Review: 6 Months With RockShox's Wireless Reverb AXS Dropper Post

Oct 8, 2019
by Mike Levy  
Eagle AXS XX1 review


It's hard to believe, but the hydraulically-controlled Reverb will have been around for a decade in 2020, and due to an immense amount of OE spec, it's also been easily the most-used dropper post since, well, dropper posts became a thing. There have been a bunch of different versions and updates over that time, but the latest is by far the most notable: The ten-year milestone sees RockShox ditch the oil-filled hose for an encrypted wireless network.

That's right, there's no cable or hose connecting the remote to the post, but it comes at a price: The Reverb AXS goes for $800 USD, or exactly twice the price of a standard Reverb Stealth with their 1X remote. It's also a smidge heavier than a standard Reverb, at 657-grams for my 170mm-travel model, but you're paying extra for the missing hose, not missing grams.

Reverb AXS Details

• Travel: 100, 125, 150, 170mm (tested)
• Electronic, wireless design
• Re-designed head, clamp
• Faster, fixed return speed
• SRAM battery, CR2032 in remote
• Lengths: 340, 390, 440, 480mm
• Sizes: 30.9, 31.6, 34.9mm
• Weight: 657-grams (post), 64-grams (remote)
• MSRP: $800 USD
• More info: www.sram.com/rockshox


Eagle AXS XX1 review
Here's what you get for $800 USD: The post itself, the battery and its required charger, the shifter and its clamp, and some instructions.


The Details

The Reverb's remote doesn't have to pull any cable or push any oil, but it is the home for the electronic stuff, a common CR2032 battery, and the paddle. So instead of it being a barely-there remote, it kinda looks like a shifter at two-thirds scale, but with a single plastic thumb paddle that pivots from the top.

A small spring between the paddle and the remote provides the tension, just like on the AXS shifter, but the paddle itself is flatter in shape.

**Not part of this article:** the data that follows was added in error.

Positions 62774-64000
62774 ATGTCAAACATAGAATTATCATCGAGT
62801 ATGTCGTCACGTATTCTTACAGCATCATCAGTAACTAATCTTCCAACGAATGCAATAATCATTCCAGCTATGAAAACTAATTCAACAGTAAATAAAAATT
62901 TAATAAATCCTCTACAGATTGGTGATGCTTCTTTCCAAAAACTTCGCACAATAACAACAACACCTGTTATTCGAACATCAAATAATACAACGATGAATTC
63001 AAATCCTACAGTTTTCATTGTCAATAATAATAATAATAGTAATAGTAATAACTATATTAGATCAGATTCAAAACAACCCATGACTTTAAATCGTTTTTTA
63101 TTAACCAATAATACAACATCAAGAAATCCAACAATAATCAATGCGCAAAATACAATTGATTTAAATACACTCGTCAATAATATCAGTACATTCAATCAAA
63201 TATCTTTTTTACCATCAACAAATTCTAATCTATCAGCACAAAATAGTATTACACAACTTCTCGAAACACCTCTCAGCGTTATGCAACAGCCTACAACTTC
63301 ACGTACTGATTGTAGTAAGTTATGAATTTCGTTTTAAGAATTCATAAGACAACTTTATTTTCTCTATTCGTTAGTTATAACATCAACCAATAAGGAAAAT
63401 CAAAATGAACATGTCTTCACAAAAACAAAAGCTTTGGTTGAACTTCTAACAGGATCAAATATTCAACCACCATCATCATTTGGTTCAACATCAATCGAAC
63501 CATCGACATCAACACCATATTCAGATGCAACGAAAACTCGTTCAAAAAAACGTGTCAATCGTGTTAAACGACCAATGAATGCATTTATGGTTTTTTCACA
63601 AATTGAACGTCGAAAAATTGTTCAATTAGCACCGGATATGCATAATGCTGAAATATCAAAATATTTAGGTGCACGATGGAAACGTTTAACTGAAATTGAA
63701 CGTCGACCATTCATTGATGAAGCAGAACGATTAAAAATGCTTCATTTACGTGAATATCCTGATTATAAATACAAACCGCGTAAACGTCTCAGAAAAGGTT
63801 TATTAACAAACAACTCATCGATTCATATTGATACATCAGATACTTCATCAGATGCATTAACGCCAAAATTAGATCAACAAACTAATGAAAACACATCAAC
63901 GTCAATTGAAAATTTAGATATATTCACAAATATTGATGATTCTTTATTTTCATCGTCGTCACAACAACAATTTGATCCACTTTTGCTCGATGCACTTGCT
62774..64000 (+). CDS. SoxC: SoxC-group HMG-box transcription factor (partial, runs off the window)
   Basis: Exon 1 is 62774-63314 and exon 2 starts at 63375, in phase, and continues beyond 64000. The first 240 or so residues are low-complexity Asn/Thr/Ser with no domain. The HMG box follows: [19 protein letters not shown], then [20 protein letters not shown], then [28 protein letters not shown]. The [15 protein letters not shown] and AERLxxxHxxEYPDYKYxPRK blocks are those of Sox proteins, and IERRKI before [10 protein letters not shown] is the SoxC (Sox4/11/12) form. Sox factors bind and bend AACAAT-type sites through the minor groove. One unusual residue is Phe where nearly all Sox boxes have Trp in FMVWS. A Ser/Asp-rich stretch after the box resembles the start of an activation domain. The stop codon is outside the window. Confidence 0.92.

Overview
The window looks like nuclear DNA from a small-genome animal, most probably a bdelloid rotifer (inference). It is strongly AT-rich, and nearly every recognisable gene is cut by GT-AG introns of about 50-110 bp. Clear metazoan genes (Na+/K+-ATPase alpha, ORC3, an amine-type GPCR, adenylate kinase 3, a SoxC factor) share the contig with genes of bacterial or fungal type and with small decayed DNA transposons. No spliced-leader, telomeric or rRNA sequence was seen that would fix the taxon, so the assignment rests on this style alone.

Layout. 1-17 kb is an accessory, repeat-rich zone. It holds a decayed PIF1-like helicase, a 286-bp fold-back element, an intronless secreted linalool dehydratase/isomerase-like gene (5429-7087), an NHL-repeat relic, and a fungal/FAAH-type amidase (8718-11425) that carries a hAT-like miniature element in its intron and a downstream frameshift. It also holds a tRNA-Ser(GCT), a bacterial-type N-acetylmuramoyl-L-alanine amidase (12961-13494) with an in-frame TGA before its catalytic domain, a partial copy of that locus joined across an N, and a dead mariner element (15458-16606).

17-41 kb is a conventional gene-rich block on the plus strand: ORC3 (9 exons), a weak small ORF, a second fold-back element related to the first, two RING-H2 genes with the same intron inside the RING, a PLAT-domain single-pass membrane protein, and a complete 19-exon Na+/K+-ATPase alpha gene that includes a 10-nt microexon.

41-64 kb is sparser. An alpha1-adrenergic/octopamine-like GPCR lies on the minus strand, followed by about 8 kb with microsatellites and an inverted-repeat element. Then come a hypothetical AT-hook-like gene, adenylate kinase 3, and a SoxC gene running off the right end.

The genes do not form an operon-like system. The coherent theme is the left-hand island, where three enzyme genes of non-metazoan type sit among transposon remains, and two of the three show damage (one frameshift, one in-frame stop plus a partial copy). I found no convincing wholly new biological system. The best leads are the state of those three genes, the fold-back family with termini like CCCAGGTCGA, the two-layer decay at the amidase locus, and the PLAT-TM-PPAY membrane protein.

RockShox Reverb AXS review
The Reverb's remote looks a lot like the one that controls AXS shifting, but the paddle is a bit flatter and can only be reached from the front.


The paddle is essentially a power button, and it only needs to travel a few millimeters before orders are barked to the receiver and tiny electric motor hidden inside the post's head. Then, without any delay, the power of science compels the motor to spin, which then turns the only seatpost-mounted gearbox that I can think of. That opens and closes the oil port that lets the Reverb move up and down, as well as lock in place anywhere in its travel, just like on those old fashioned hosed versions your dad used to use.

One last thing on the remote: As others have noted, I bet there's enough room on it for SRAM to offer an updated two-paddle version. So you could, you know, maybe control your bike's suspension wirelessly? That'd be neat.


n a
From left to right: The battery mount, the head that threads onto the stanchion with the plunger installed (red and silver circle), the circuit board, and the motor and gearbox assembly.

n a
n a
The head with its guts installed but the battery mount removed (left). The plunger (right) still needs to open and close and oil port, just like on the normal Reverb.


The post's head is home to that previously mentioned tiny motor, gearbox, and electronics, all of which forced RockShox to come up with a new clamp layout. While it looks like the dreaded single-bolt setup at first glance, a screw at the front is used to both adjust the tilt and lock it in place. Separating the clamping and tilt duties does make setup easier, too.

At the opposite end, there's a new feature called Vent Valve that lets you bleed air from the system to fix the annoying squishiness that can sometimes infect the Reverb. If that sounds similar to what BikeYoke has going on inside their Revive post, that's because it is. The difference is that RockShox uses an IFP to keep the air and oil separated while BikeYoke lets the two mix freely. That should make the Reverb less likely to get soft in the first place, and that matches my experience over that last six months.


RockShox Reverb AXS review
RockShox Reverb AXS review
The new head seperates rail clamping duties (left) and angle adjustment (right).



Installation

Not much to say here other than it's dead easy. The battery clips onto the back of the post's head, and pairing it with the remote is as simple as holding down the little buttons on each. Can you manage a Bluetooth speaker? Then I have faith that you can do this as well.

You have a bunch of mounting options when it comes to the remote. There's the standalone clamp that's useful if you end up wanting it to sit between your brake lever and grip, or the Matchmaker clamp that lets you attach it to the same perch as said brake lever. There are also two mounting locations on the shifter itself that let you move it inboard or outboard a touch. While I like the AXS shifter on its own standalone clamp so it sits really close to the grip, the differently shaped paddle on the Reverb remote means that it works fine with a more common Matchmaker setup. If you're going to pay $800 USD for a seatpost, you better take the time to set it up perfectly.